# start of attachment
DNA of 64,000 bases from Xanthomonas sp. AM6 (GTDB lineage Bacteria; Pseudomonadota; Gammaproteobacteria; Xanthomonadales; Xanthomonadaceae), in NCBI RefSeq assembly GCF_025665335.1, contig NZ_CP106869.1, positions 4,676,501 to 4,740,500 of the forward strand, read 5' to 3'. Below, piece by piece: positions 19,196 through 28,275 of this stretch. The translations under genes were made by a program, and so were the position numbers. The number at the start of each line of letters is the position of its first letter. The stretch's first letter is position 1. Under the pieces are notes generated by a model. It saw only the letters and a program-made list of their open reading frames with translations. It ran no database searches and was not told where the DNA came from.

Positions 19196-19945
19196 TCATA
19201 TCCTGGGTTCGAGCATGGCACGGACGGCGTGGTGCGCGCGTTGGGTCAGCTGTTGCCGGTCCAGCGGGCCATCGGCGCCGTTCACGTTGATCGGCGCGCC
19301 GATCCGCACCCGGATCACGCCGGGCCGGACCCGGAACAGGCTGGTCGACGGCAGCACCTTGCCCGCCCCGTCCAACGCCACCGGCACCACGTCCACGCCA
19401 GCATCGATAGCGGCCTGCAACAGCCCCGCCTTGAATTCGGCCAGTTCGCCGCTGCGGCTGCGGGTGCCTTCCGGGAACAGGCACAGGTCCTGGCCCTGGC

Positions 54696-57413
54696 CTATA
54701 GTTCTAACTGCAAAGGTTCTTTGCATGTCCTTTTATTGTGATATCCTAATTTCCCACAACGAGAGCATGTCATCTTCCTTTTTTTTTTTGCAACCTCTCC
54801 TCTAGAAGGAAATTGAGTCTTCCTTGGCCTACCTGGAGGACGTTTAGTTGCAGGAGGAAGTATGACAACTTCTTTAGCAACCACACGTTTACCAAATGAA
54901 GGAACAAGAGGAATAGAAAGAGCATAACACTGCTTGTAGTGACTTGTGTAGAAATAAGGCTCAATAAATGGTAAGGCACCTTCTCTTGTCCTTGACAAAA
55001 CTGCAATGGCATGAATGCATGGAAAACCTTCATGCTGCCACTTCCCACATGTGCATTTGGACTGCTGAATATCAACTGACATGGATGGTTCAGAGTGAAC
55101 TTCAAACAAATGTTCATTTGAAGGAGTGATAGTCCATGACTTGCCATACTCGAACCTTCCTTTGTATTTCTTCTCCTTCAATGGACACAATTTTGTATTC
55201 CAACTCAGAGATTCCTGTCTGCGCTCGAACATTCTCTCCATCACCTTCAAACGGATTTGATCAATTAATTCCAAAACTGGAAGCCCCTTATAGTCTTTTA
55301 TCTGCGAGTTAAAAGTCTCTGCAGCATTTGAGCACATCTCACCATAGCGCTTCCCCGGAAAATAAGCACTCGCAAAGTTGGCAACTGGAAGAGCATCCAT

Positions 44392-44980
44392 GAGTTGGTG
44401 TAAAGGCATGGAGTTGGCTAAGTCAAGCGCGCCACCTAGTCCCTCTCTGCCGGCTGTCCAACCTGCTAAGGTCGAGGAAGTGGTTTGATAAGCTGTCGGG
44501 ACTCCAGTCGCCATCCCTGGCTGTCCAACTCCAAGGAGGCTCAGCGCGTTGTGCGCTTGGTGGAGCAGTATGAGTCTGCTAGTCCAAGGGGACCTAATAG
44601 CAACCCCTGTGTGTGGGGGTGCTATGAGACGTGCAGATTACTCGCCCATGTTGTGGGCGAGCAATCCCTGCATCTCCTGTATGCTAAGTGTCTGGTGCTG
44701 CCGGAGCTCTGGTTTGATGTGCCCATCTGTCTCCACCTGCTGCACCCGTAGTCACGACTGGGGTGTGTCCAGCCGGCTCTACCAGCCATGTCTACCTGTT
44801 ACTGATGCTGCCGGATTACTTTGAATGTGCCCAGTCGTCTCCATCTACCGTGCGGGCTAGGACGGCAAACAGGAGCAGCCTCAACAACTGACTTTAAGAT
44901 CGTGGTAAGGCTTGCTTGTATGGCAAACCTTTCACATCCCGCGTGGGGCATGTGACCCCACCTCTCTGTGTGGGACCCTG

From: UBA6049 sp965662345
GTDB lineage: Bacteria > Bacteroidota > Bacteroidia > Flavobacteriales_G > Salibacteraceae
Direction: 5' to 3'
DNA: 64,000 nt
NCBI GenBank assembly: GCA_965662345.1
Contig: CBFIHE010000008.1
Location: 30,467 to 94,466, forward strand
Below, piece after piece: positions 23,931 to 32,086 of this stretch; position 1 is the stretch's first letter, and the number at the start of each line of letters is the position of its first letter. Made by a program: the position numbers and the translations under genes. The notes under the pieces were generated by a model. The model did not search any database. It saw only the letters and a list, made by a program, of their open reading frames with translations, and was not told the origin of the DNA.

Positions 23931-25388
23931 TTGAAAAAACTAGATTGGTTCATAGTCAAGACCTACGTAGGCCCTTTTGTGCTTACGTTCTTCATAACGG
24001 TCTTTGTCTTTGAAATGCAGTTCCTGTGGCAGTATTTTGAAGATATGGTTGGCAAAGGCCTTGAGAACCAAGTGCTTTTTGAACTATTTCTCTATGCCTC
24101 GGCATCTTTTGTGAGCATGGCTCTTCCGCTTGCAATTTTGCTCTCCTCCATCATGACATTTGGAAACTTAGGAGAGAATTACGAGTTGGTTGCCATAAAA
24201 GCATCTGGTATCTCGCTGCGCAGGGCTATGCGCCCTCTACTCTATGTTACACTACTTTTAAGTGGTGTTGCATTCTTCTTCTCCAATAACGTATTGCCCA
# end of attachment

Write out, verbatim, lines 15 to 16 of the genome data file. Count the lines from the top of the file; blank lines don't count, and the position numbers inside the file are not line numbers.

55301 TCTGCGAGTTAAAAGTCTCTGCAGCATTTGAGCACATCTCACCATAGCGCTTCCCCGGAAAATAAGCACTCGCAAAGTTGGCAACTGGAAGAGCATCCAT

Positions 44392-44980